What if there was a city builder that wasn’t about expanding and industrializing land, but rather restoring nature over map tiles stripped of any properties? That is the question addressed in Terra Nil, built on a super relaxing environment that leaves anyone in a zen state, in a different approach to the city-building and puzzle genre.
Terra Nil’s goal will be to rehabilitate a planet that is effectively dead and devoid of any traces of fauna or flora. Divided into four areas with different environments, it all starts with an element that makes it possible to generate energy, the wind turbine. In this sense, this element becomes the main mean of building the sub-elements that make it possible to create an environment conducive to the growth of vegetation, with the help of a toxin purifier and subsequent irrigator. With the appearance of water and vegetation, the perfect conditions are created for the approximation of animal life. The puzzle component comes into play when placing all the mechanisms created to create life. For example, the wind turbine only works on top of stones, and the sprinkler only has X number of tiles per area, among others. The same applies when letting the area breathe freely without using machines. The final phase of each level is recycling all equipment.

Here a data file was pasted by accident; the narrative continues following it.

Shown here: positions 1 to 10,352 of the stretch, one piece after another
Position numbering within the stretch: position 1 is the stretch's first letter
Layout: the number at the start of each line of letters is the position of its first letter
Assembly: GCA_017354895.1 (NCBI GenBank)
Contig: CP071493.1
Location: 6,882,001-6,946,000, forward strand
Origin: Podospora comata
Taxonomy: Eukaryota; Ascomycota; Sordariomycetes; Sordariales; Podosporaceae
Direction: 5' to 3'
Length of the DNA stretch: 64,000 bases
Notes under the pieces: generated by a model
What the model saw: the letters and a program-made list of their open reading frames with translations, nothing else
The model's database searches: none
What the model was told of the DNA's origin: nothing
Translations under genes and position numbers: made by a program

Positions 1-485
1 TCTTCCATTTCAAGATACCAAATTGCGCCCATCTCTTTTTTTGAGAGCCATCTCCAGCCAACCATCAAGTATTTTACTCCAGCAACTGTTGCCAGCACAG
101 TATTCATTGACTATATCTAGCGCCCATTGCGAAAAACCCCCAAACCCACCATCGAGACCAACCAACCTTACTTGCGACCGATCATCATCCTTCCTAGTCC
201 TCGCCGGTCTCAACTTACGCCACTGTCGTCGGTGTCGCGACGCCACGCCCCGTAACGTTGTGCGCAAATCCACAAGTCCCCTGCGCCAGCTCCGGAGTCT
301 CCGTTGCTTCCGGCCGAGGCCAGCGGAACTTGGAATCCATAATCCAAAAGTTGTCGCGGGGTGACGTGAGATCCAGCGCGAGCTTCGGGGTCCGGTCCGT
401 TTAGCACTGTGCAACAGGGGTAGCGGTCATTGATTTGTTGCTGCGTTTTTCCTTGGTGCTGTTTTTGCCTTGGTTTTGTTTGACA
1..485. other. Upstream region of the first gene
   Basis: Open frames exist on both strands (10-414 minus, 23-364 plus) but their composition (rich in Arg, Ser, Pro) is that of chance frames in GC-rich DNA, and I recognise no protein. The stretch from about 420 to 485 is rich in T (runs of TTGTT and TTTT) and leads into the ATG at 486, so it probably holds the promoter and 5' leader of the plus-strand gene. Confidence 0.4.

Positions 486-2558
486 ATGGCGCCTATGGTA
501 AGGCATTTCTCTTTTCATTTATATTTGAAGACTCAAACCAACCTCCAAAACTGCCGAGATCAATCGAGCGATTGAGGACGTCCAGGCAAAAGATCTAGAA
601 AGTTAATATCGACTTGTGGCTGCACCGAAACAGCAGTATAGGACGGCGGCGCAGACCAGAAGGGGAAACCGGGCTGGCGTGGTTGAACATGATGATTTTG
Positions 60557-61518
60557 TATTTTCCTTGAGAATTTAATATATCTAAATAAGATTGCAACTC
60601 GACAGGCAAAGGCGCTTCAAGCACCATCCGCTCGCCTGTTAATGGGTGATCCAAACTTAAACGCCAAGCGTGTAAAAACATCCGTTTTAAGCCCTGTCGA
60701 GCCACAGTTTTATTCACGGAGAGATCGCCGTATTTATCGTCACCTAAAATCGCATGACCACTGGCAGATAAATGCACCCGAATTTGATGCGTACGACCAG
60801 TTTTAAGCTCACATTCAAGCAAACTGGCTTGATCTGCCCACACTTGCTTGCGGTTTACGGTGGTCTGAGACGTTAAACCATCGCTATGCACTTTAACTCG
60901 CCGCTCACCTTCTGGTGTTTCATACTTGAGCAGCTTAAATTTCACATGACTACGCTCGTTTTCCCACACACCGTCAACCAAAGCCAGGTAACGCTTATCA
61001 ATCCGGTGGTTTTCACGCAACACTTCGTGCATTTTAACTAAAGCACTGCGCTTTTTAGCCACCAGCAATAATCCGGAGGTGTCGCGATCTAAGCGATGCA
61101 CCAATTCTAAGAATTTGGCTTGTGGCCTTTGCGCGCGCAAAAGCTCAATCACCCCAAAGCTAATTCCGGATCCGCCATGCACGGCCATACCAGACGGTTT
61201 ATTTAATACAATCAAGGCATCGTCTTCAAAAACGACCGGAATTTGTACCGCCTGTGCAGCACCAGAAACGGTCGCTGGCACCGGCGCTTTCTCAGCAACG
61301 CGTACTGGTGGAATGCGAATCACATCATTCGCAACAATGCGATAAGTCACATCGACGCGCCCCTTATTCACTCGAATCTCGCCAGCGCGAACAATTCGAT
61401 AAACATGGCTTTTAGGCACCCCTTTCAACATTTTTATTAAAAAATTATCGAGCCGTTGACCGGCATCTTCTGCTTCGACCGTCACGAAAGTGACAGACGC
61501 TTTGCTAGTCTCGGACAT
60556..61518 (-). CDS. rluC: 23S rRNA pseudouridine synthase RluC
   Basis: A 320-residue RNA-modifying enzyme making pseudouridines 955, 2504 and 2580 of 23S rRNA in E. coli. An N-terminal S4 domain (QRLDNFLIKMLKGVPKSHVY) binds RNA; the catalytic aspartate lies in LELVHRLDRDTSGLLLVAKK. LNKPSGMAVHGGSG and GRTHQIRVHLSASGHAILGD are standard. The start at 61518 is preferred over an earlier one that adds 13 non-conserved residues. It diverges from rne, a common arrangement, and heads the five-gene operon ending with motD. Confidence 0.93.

Each zone corresponds to certain areas of the planet, such as a forest area, a tropical area, or an icy area. It is indeed fascinating to see the world come to life in different areas with a simple click of the mouse button. One of the tasks presented to the player along his journey is the need to create the necessary conditions for the necessary flora to grow. Controlling temperature and humidity become very important aspects. Not being a super difficult particularity, it made me repeat the tropical biome since it was necessary to reach a certain percentage of humidity so that the corals could grow.
After all the weather conditions have been met, the second phase of each zone’s journey begins, the possibility of looking for the different animals. Even if the necessary climatic conditions are met, some animals have specific needs for areas in which to proliferate.
Some aspects in Terra Nil are fully explained, but others are learned through experience using various tools. It’s not a negative element, nor is the game itself difficult, but it can leave some players a little lost not knowing their next move. It is always possible to return to the starting point and if you spend all the resources needed to build each piece of equipment without reaching the next objective, that will really be the only possible choice.
Terra Nil is a super relaxing but short experience. It does have some replayability, with the implementation of different difficulty levels, but just four different zones seem pretty short. However, it is a fully recommended title for fans of city-builder games.
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